Salmon runs & water flows
One of the anchor points in the history of the fantasy universe of Verraine was originally inspired by the controversy over the Grand Ethiopian Renaissance Dam, which I learned a bunch about because of a documentary I watched with my students. I wound up doing a lot more research into how dams worked than I expected, which is what originally set me on the path to finding better notetaking software and led me to Obsidian. Given that, I thought it might be fun to revisit that research this week, while I'm visiting my parents in the swampy lands of Georgia (USA) and trying to take things a bit easy since it's supposed to be a vacation.
- Unstable rivers (i.e. ones that aren't dammed) are more likely to have sandbars.
- Stable rivers have more riverbed vegetation like reeds because unstable flows don't scour the roots. This is one of the ways that dams can be bad for rivers, because it reduces diversity and leads to sharp riverbanks instead of smooth floodplains.
- Over 2/3rds of the world's longest rivers have dams; the one with the most storage capacity is in Zimbabwe and although none of the top ten biggest dams are in America as far as I can tell, the Colorado River Basin is the most heavily dammed river in the world.
- Plankton is more likely to grow downstream in a dammed river because the sediments that block light get stuck in the dam's reservoir.
- Conflicts often focus on dams; the Ethiopian v. Egyptian tension is hardly unique. In addition to all the hydroelectric dams that get targeted in times of war, fights over dams are still very common in the Middle East. The Italian city-states battled over water, there's a lot of political tension in the American southwest over water allocation, etc.
- More erosion happens in the deltas of dammed rivers because there's no sediment to replace what gets washed downstream – it gets stuck in the dam.
River flow volumes impact the reproduction and growth of aquatic species the way seasonal temperature variations in the air trigger changes in deciduous trees. They can also lead to weird temperature fluctuations from unusually deep or shallow areas, which can mess with the hormonal triggers in various organisms – including algae, which bloom and block the flow of sunlight to deeper vegetation. And that doesn't even take into account how dams that release from the bottom instead of the top (like modern hydropower dams) significantly disrupt the temperature of the river by making it significantly colder, which impacts the fish.
Dams often underperform their projected agricultural impact evaluation because it's hilariously hard to predict the value of future commodities. My original source for this was this pdf that has since been removed but I might have it in my archive at home if anyone wants. In the mean time, it's alluded to by this report about things that are easy to mess up when building a dam.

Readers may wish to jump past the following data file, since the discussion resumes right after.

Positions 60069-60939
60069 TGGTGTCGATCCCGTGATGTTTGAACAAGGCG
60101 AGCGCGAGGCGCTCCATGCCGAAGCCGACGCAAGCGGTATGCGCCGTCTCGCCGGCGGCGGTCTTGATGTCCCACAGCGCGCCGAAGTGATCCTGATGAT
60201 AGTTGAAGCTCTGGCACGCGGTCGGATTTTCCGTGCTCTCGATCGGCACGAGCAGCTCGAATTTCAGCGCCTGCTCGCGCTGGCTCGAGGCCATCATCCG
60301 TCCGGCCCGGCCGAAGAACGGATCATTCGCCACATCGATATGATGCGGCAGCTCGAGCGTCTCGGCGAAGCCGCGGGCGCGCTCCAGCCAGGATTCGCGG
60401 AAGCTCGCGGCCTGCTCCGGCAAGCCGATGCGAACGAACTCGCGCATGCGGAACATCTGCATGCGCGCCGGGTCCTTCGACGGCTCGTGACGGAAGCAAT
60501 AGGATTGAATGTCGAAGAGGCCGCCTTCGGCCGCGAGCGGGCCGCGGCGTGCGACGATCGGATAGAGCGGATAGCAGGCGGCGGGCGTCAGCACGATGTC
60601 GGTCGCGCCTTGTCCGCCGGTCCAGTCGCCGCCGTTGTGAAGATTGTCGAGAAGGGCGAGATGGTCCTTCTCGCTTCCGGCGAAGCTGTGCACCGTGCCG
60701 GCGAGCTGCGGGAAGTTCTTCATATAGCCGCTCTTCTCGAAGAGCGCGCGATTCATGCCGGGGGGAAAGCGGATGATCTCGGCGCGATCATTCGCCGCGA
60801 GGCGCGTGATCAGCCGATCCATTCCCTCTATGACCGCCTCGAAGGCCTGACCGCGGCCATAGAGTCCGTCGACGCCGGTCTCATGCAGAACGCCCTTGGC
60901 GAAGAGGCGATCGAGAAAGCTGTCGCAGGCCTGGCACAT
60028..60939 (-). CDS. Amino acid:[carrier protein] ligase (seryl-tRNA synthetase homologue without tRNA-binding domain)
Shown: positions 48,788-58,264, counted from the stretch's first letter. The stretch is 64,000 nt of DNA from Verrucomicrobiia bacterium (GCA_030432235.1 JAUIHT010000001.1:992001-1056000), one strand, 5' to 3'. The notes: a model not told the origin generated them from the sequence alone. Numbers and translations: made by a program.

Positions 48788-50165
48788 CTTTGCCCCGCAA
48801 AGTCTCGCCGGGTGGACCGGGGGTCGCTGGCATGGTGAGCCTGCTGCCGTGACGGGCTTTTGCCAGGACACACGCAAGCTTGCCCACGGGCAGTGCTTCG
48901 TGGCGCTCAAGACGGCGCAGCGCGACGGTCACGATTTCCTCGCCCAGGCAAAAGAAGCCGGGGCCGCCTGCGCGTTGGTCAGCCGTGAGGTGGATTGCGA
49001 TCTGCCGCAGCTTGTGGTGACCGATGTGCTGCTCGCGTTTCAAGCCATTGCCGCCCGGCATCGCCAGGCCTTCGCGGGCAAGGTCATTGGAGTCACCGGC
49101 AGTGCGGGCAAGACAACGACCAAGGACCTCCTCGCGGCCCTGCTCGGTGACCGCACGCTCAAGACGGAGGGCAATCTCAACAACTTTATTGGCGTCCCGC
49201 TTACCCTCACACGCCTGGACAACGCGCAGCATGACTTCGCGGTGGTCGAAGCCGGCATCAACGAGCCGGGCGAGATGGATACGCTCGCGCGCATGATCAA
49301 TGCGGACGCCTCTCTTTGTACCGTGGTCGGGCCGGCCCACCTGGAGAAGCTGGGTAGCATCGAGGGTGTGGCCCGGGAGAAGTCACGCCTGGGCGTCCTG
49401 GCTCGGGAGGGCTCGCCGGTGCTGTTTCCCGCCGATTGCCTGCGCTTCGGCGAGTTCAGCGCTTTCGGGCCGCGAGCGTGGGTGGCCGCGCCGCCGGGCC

Most salmon are "anadromous." They hatch in freshwater, migrate to the ocean, then return to fresh water to reproduce. It's one of the reasons dams are problematic for them, and why salmon runs exist. Interestingly, the Nile has few, if any, anadromous fish. It does have the air-breathing lungfish, which requires special fishing techniques to hunt. It is native to Ethiopian wetlands and inhabits the seasonal wetlands. During the dry season, it lies dormant in the soil after swampy lake beds dry up. It's “hunted” instead of netted like most fish in the Nile. Some folks are trying to get people in Uganda to eat more lungfish because they do better in a world that has to worry about dams and climate change.
The first known dam was a failure so bad that Egyptians didn't try to dam the Nile for thousands of years afterward. The second, however, despite being made of dirt instead of stone, worked well enough. The Mesopotamians built their with a watertight clay core and then covered it with a massive pile of dirt. Probably nothing fancy, but it helped prevent erosion and control floods. This was vital to Mesopotamian civilization's rise and also later its fall, due to excessive salination caused by their irrigation efforts over time.
📗 If you found this interesting, you may also enjoy this past edition about building dams as a fishing technique, or this article about ancient infrastructure, which touches on similarities between fishing weirs and the huge traps ancient hunter-gatherers used to hunt whole herds of gazelles at a time. For a great fantasy novel that uses dams & water rights as a major plot point in the political situation, check out the Imager Portfolio series by L. E. Modesitt, Jr.
💚 If you learned something from this overview, consider forwarding it to a friend and encouraging them to sign up for more overviews of my research into obscure history and science.
🌊 Do you have a favorite story about dams, especially the building of one or impacts of one going up or down? Please reach out — I'd love to hear about it, either via email or in a comment where other readers can see.
Note: There are a couple of affiliate links & codes scattered around, but these always come from links I was already recommending and usually I share them because they benefit you too (i.e. getting you extra time on trials).
Check out one of these related posts
Cloth records, syllabic scripts, and bone calendars.
Antiseptic poop, agricultural poop, & the surprising value of eating poop.
Quick facts about historical cleaning methods from around the world, from lotus leaves to bronze knives.